Twitter Called Elon Musk’s Bluff About Bots. It Could Backfire.

WOne good turn in the theatre deserves another. This is exactly what Elon Musk has done.

The world’s richest person has spent the past several weeks complaining that Twitter is undercounting the amount of automated spam bots on its site and that it won’t give him access to the data he needs to make an independent assessment, which he needs before he’ll finish closing on his acquisition of the company. According to Twitter, bots account for less than 5%. This number is consistent with many years worth of SEC filings. Musk was able to access this figure right from the beginning. His sudden obsession with it seems like an act. It is a way for him to create a pretext to renegotiate his $44billion offer for Twitter in the midst of a large drop in stock market prices.

On Monday, Musk’s lawyer sent Twitter a tersely worded letter saying it had better turn over the data. Or else. Or else? Or else Musk and his attorneys will consider their refusal a breach of the merger agreement and call off the deal, a dubious argument that probably wouldn’t hold up in court—but one they could use to make things unpleasant for Twitter.

On Wednesday, we learned about Twitter’s own Musk-type move. This is the business It is reportedly preparing to give him access to its so-called “firehose” API, a stream of every tweet sent. (Every. Tweet.) This is roughly 500 million microblog posts per day. A Twitter spokesperson wouldn’t comment about how exactly it’ll share this trove with Musk, saying only: “Twitter has and will continue to cooperatively share information with Mr. Musk to consummate the transaction in accordance with the terms of the merger agreement. This agreement we believe is best for all shareholders. We intend to close the transaction and enforce the merger agreement at the agreed price and terms.”

Let’s be very clear: it would have been a mistake for Twitter, to allow Musk so much access. It was meant to convey to him that this is a ridiculous move. Do you need data? Here’s all the data we have. We’re not hiding a thing. Enjoy! “He doesn’t need access to everything. You don’t want access to everything,” says Goran Muric, a computer scientist at USC’s Institute for Information Sciences who has worked with similar Twitter APIs. In truth, Musk probably only needs the “decahose” API Twitter makes available to some researchers, which is 10% of all tweets. The difference between the results gleaned from the decahose and the firehose equates to the difference between “a poll and a census,” says Muric. Smaller, more easily-useable sample sizes are better for polls. “And you can have multiple polls all the time and pretty much accurate results” dovetailing with what a more expansive census would produce, Muric says.

Sure, it’s amusing to see Twitter pull a Musk on Musk—to try, ostensibly, to call his bluff. However, the outcome of the lawsuit between billionaire Musk and his company may not be a significant one. It will not be easy for Musk to analyze Twitter bot activity. This task will require a group of researchers to create software that can review tweets. Most to the point, while Musk can use his access to the firehose API to come up with an estimate of bot activity on Twitter, it seems almost inevitable that his figure won’t match Twitter’s.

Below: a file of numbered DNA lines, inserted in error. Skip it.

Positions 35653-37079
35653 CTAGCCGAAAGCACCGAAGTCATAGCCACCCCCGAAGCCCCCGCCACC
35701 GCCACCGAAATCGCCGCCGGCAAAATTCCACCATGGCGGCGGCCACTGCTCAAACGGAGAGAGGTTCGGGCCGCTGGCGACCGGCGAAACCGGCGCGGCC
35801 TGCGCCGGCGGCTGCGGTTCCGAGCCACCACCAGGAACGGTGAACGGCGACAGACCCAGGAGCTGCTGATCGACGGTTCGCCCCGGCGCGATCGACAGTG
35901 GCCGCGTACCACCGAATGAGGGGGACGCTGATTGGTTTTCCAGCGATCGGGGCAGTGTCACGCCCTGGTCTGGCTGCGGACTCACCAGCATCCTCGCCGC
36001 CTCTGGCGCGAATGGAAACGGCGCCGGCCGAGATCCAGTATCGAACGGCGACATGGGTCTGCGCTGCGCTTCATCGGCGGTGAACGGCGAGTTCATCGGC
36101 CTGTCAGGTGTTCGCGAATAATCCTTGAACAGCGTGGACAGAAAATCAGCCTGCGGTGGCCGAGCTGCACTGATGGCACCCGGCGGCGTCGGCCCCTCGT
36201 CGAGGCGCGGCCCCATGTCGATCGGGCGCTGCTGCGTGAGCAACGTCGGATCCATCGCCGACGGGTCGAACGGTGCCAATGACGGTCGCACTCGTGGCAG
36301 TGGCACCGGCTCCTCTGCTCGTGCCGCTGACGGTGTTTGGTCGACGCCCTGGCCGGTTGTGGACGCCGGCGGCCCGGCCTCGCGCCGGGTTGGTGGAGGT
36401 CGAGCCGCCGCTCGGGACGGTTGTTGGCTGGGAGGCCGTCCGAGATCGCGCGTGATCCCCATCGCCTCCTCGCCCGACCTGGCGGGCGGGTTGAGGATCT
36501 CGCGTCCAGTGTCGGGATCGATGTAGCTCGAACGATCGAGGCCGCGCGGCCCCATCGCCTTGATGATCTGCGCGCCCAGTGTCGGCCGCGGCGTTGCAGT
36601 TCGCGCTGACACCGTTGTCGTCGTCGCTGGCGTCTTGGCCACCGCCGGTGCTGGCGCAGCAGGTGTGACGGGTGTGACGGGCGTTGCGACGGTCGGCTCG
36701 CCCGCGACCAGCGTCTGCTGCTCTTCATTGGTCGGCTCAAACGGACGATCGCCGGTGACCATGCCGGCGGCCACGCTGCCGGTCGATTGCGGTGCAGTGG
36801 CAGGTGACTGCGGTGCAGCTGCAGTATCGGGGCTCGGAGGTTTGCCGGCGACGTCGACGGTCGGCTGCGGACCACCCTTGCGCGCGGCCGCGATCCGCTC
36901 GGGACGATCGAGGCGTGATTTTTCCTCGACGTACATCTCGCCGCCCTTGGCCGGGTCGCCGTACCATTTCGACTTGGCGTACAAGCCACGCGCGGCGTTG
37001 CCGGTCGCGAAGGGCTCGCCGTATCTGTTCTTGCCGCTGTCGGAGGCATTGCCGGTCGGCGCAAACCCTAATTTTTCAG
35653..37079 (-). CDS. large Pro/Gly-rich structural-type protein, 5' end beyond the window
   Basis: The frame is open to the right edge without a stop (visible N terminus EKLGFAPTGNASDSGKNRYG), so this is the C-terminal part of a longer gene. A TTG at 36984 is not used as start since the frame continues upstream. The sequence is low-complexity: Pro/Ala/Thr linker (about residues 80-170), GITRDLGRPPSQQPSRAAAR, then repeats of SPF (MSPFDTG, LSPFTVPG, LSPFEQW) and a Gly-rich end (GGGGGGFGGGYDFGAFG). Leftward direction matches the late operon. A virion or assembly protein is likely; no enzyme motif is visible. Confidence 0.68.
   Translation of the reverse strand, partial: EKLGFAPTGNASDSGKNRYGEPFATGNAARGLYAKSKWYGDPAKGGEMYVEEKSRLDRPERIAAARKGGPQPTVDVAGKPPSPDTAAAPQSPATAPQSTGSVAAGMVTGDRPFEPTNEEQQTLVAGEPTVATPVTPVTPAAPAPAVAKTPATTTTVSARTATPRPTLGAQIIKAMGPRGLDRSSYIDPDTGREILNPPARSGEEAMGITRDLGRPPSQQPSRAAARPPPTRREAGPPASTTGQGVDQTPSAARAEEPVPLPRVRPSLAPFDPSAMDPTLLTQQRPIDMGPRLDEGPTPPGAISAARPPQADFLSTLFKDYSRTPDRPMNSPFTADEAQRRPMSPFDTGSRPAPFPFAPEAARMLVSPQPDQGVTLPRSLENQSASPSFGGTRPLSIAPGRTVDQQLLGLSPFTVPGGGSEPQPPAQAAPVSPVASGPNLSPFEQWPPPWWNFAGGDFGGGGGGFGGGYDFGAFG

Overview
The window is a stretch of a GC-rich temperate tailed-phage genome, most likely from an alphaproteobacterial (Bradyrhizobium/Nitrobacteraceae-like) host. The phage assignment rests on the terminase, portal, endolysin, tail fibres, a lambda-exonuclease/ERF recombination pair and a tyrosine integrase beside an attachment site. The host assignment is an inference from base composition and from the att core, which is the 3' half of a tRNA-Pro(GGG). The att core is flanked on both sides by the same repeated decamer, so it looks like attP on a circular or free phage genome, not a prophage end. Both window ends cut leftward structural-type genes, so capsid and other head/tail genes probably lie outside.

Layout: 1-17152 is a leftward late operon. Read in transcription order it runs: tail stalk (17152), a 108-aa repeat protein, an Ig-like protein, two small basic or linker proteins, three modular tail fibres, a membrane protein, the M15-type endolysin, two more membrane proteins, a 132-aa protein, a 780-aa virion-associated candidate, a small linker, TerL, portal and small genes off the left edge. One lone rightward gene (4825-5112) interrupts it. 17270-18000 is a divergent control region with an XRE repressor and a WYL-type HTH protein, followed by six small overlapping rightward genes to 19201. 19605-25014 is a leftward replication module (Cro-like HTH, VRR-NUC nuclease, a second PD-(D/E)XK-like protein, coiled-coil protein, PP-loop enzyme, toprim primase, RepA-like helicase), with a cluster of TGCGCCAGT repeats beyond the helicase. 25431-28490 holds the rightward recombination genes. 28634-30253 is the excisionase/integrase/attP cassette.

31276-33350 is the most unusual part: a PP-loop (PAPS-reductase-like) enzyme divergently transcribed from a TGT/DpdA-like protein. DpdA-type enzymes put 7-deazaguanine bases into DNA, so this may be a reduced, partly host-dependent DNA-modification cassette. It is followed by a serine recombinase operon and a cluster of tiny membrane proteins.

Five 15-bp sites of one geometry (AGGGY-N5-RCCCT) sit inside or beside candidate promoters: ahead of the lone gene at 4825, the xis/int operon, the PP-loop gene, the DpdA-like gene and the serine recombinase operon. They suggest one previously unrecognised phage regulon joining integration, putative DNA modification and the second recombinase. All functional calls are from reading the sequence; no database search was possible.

To start, his definition of what constitutes a bot account could quite easily differ from Twitter’s. Musk may define bots however he likes. There’s no universally accepted definition, even among the field’s top researchers. “If you put two people in the room and ask about the definition of anything, they would have a different opinion—and especially about the definition of what is a bot on Twitter,” says Muric. “So maybe if somebody tweets more than 1,000 tweets in a day, he’s a bot right? But maybe somebody else will say, It should be if they tweet more than 50 times.” The best tool for identifying bots, Botometer, which comes from an Indiana University team, offers only a rough gauge of bot activity, giving a probability score for whether an account is a bot, never a certainty. Musk has plenty of flexibility to use the API firehose to draw whatever conclusions he needs to achieve his goals. This, again, is likely to convince Twitter to pay a lower price.

Further, it’s unclear whether even a good-faith effort on Musk’s part could fully replicate Twitter’s process, doubling check its internal estimate. To be precise, Twitter has said bots account for less than 5% of its “monetizable daily active users,” a figure of Twitter’s own creation. A Twitter app reports monthly active users if they log in at least once every 30 days. So it’s uncertain whether even a well-intentioned Musk could use the firehose API to calculate the same number of monetizable daily active users.

A second question: What happens if Musk discovers a problem in Twitter’s firehose API? Facebook bought CrowdTangle from Brandon Silverman. He pointed out via Twitter that CrowdTangle could end up worsening the existing situation.

Really, it wouldn’t matter whether any additional problem was real or fake. Theater is essentially about making-believe.



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